Wave Properties 1.Describe the reﬂection and transmission of waves at aboundary between two media Usually, when a wave meets the boundary between two di erent media it ispartially reﬂected and partially trasmitted. As you can see from the diagram, there is a red line dividing the two‘mediums”. You should know that the Medium below is denser than themedium above. 2. State and apply Snell’s law Snell’s Law states that the ratio : V= Velocity The two sines divided by each other is also equal to “k”, which is a constantfor a given frequency.
3. Explain and discuss qualitatively the di raction of waves atapertures and obstacles When waves pass through apertures they tend to spread out. Waves alsospread around obstacles. This is called di raction. -The wavelength needs to of the same order of magnitude as the aperture fordi raction to be noticeable. -Di raction becomes important when the wavelength is large in comparison tosize of aperture.
4. Describe examples of di raction -Provides explanation of why we can hear something but cannot see it. If theWavelength= Aperture Length, a perfect di raction occurs, therefore thesound wave spreads perfectly, allowing people close by to hear the sound, butnot necessarily see the able. -If you look at a distant street light at night and then squint your eyes the lightspreads sideways—This is because of the di raction taking place around youreyelashes. 5. State the principle of superposition and explain what ismeant by constructive interference and by destructiveinterference When two waves of the same type meet, they interfere with each other, andwe can work out the resulting wave using the “Principle of Superposition”. Theoverall disturbance at any point and at any time where waves meet is thevector sum of the disturbances that would have been produced by each of theindividual wave. As you can see, the two waves below are added together like a vector toproduce the ﬁnal result at the top. When waves that have the same amplitude and frequency interfere with eachother, then the interference at a particular point can be either constructive ordestructive. Constructive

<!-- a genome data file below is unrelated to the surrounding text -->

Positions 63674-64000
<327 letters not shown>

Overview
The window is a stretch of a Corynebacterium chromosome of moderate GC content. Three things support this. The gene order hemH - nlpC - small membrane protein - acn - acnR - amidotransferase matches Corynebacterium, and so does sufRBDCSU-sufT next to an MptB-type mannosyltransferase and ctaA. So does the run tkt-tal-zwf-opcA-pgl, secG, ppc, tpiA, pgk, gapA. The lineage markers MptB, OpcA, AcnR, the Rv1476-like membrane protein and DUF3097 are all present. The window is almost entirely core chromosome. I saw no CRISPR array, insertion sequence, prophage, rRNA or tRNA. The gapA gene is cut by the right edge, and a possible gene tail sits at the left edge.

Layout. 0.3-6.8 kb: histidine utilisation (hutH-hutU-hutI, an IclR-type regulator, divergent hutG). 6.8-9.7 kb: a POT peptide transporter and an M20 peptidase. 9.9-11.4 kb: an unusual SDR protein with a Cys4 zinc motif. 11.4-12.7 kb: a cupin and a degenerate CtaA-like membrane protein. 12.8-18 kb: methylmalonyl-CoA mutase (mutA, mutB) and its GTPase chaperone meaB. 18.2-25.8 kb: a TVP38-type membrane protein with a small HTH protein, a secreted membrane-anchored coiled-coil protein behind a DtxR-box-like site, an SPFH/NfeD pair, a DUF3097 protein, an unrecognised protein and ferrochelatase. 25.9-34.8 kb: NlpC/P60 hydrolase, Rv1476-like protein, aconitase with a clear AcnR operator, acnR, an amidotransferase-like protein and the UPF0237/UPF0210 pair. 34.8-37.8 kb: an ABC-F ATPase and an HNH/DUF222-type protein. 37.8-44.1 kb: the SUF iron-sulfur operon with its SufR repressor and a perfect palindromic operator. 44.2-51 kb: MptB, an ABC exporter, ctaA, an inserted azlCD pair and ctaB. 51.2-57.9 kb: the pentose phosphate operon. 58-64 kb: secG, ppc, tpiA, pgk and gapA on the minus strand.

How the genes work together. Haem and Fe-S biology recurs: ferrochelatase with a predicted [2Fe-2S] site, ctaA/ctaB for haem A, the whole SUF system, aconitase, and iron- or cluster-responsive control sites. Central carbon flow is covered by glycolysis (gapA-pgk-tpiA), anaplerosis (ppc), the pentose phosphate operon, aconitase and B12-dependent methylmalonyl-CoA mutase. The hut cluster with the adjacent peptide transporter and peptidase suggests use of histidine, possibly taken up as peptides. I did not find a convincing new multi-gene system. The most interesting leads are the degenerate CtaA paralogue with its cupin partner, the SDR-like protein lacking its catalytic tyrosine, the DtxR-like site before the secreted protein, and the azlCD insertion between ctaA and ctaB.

Destructive Interference 6. State and apply the conditions for constructive and fordestructive interference in terms of path di erence and phasedi erence. Constructive Interference takes place when the two waves are “in step” withone another—aka. In phase. Destructive Interference takes place when the waves are exactly “out ofstep”–they are said to be “out of phase” Interference can take place if there are two possible routes for a ray to travelfrom source to observer. If the path di erence between the two rays is a wholenumber of wavelengths, Constructive Interference will take place. Path Di erence: n x wavelength= constructive Path Di erence: (n+1/2) x wavelength= destructive n=0,1,2,3 7. Apply the principle of superposition to determine theresultant of two waves This is simply the vector sum of the waves that are in phase with each other.